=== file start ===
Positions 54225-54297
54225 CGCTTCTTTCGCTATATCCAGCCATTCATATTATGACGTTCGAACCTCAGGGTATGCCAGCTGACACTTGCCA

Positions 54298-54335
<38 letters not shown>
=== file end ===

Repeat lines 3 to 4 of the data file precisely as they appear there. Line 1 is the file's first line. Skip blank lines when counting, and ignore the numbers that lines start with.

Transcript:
Positions 54298-54335
<38 letters not shown>